This week the Arizona Supreme Court heard oral arguments from a Maricopa County deputy attorney Susan Luder, arguing for the right to charge Arizona drivers who have ingested marijuana – in some cases months prior to driving – with a DUI.
It all stems from a December 2010 traffic stop for speeding and an unsafe lane change by Mr. Shilgevorkyan, the Appellant, who was subsequently taken to a County Sheriff’s command post where he consented to a blood test. It should be noted Arizona utilizes a very strict implied consent law which essentially penalizes refusing a blood alcohol test with an automatic twelve (12) month driver’s license suspension. That said, Appellant’s blood test eventually revealed approximately eight (8) Nano grams of Carboxy-Tetrahydrocannabinol (Carboxy-THC) State ex rel. Montgomery v. Harris ex rel. Cnty. of Maricopa, 301 P.3d 580, 581 (Ariz. Ct. App. 2013).
The Appellant was subsequently charged with violating Arizona law, A.R.S §28-1381(A)(3), which essentially makes it ”unlawful for a person to drive or be in actual physical control of a vehicle in this state … [w]hile there is any drug defined in section 13–3401 or its metabolite in the person’s body.” Id. Mr. Shilgevorkyan’s charges were later dismissed in Justice Court during an evidentiary hearing where the prosecution failed to convince the court the presence of marijuana metabolites could impair ones driving.
Later, the Maricopa County Superior court affirmed the Justice court’s ruling, where it determined the statute was ambiguous as to whether the term “metabolite” was meant to be plural or singular. In doing so, the court ruled that the “[s]tate had not shown “the legislature necessarily intended to include all possible derivatives of drugs—particularly inactive end products that no longer affect an individual.” Id.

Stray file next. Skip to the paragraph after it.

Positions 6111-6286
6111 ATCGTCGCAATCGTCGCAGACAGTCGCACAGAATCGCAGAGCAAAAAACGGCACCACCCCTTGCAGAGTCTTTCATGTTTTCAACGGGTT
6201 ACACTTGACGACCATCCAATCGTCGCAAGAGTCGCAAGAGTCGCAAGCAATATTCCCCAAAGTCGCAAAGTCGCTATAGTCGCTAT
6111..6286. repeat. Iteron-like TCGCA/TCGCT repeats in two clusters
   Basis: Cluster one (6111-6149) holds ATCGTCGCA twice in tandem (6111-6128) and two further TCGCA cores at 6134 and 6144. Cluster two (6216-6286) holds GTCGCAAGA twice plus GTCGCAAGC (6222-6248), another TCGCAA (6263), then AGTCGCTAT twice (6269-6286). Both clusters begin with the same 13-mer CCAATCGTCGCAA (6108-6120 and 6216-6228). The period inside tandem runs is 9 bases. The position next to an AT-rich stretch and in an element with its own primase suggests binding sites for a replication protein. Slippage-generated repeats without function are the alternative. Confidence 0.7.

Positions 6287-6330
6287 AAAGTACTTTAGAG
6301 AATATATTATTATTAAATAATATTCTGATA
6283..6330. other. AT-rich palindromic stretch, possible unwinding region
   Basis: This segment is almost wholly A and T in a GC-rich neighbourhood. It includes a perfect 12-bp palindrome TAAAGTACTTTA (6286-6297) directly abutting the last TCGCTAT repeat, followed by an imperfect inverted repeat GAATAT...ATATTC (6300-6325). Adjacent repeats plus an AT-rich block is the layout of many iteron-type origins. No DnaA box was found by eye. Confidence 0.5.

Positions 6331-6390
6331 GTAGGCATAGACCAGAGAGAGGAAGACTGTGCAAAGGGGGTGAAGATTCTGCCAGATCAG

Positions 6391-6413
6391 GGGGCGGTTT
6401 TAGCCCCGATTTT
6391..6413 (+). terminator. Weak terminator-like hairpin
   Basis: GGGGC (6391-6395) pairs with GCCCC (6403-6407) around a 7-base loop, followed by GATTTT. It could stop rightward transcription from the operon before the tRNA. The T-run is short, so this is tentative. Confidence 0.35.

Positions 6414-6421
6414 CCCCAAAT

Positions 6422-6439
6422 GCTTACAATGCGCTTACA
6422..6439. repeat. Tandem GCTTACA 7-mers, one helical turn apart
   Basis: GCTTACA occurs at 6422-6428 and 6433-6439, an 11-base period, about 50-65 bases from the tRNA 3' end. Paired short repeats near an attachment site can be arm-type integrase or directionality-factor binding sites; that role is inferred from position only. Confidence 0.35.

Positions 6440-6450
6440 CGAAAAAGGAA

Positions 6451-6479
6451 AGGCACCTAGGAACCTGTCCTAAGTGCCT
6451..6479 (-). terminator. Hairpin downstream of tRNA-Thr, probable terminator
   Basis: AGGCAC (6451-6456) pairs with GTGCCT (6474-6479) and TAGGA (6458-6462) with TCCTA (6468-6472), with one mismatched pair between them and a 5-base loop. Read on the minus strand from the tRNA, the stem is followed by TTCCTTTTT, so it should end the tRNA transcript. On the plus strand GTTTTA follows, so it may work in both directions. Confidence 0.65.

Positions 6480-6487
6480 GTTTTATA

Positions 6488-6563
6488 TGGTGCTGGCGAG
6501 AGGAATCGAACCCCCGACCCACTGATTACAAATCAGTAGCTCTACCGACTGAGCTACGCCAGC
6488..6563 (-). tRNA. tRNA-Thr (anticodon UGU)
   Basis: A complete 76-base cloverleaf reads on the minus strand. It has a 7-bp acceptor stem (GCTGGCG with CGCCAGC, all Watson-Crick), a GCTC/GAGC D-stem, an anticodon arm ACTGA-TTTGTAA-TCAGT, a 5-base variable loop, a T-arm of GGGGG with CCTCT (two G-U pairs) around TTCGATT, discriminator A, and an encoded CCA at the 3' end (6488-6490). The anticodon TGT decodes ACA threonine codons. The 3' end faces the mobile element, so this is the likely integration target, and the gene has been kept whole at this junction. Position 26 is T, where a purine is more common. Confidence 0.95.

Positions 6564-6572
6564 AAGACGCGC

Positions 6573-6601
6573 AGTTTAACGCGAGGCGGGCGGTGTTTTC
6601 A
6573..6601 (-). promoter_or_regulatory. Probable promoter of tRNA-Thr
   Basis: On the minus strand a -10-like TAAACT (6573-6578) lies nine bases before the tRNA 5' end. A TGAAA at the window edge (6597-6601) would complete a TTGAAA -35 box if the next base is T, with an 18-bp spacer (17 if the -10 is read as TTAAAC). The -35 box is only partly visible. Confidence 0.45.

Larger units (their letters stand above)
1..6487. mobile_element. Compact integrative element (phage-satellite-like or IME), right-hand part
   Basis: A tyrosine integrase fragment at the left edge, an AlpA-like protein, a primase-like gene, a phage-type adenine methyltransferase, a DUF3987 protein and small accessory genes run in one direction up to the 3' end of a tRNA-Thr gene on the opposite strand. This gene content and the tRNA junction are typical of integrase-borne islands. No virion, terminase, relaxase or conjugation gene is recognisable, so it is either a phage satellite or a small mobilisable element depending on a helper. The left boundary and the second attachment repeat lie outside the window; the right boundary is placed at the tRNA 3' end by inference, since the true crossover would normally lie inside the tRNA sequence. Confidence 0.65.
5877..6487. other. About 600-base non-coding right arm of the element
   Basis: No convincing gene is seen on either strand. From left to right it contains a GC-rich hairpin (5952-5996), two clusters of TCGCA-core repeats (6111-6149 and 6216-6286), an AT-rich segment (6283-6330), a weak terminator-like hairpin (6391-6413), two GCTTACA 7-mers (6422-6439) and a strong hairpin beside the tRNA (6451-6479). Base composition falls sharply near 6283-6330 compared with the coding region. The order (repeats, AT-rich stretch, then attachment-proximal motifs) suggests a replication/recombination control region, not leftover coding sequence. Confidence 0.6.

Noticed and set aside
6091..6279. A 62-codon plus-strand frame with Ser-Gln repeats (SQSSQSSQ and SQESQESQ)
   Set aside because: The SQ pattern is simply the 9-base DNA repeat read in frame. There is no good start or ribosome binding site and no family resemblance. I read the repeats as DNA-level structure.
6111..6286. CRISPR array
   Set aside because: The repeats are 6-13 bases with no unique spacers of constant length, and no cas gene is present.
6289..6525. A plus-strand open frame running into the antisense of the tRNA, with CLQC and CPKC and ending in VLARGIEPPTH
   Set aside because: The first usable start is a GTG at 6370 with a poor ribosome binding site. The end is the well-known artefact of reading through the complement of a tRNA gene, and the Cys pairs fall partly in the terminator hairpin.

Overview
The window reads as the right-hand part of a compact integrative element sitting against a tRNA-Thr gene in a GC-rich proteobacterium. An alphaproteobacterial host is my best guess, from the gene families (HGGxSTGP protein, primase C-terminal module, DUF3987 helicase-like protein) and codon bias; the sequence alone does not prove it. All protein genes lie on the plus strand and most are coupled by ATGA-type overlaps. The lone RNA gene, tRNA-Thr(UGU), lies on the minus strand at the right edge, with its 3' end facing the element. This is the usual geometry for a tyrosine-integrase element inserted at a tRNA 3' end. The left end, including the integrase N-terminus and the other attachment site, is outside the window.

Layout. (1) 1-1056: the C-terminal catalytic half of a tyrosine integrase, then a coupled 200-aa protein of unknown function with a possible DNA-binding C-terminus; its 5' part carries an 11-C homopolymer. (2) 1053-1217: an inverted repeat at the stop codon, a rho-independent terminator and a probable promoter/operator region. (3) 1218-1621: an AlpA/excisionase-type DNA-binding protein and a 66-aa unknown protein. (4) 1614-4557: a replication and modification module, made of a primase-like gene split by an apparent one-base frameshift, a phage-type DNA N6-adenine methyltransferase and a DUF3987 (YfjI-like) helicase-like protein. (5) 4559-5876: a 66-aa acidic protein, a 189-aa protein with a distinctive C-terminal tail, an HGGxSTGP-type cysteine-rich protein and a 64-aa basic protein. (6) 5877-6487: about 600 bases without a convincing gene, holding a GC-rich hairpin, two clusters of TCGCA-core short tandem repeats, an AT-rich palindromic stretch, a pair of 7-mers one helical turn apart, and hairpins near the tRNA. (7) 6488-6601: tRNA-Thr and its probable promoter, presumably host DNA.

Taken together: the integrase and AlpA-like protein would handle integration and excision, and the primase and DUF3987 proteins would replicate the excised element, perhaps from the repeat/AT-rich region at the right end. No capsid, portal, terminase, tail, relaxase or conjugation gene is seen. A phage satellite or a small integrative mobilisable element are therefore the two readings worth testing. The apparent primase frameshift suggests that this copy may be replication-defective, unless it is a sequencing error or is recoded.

The State could not let sleeping dogs lie where they lay and appealed the ruling to the Arizona Court of Appeals. The Court of Appeals stuck to the strict language of State v. Hammonds, citing Stave v. Phillips ,determining that AZ’s strict DUI “statute created a flat ban on driving with any proscribed substance in the body, whether capable of causing impairment or not.” Id. at 582. The court even followed up with case-law allowing courts to construe statutory language plurally where it would “enable the court to carry out legislative intent.” Id at 583.
According to Capital Media Services Reporter, Howard Fischer, the deputy County Attorney was unable to dispute the County’s own expert witness who agreed with Appellant that the presence of marijuana metabolite would not indicate if someone is impaired or not. The attorney for the Appellant, Michael Alarid, said that the ruling would essentially ban driving by anyone with trace amounts of Carboxy-THC in their blood, and noted it would be an “absurd result.” The Supreme Court Justices gave no clear indication on which way they were leaning.
Arizona already, argubly, has some of the toughest DUI laws in the United States. There is no public policy need or conern to make them even tougher. Arizona is known for its libertarian spirit, the notion that government should remain as least intrusive as possible. However, here, the law as applied, would make what you do in the privacy of your home weeks before entering the public doman, a concern of the State. This logic flies in the face of free spirit in Arizona.
This case involves two sides, the Arizona Legislature and the Arizona Supreme Court. The AZ legislature, in their infinite wisdom, left the language overly inclusive. It is now up to the Supreme Court to narrow the broad net cast by Arizona Legislature’s oversight. We can only hope our states Supreme Justices can reign in some of the hypocrisy that has come out of Arizona the past few years which undoubtedly winds its way up to the United States Supreme Court docket. Think SB1070! Let’s all do our part in keeping Arizona out of the national news for more silliness. All eyes are on the Supreme Court!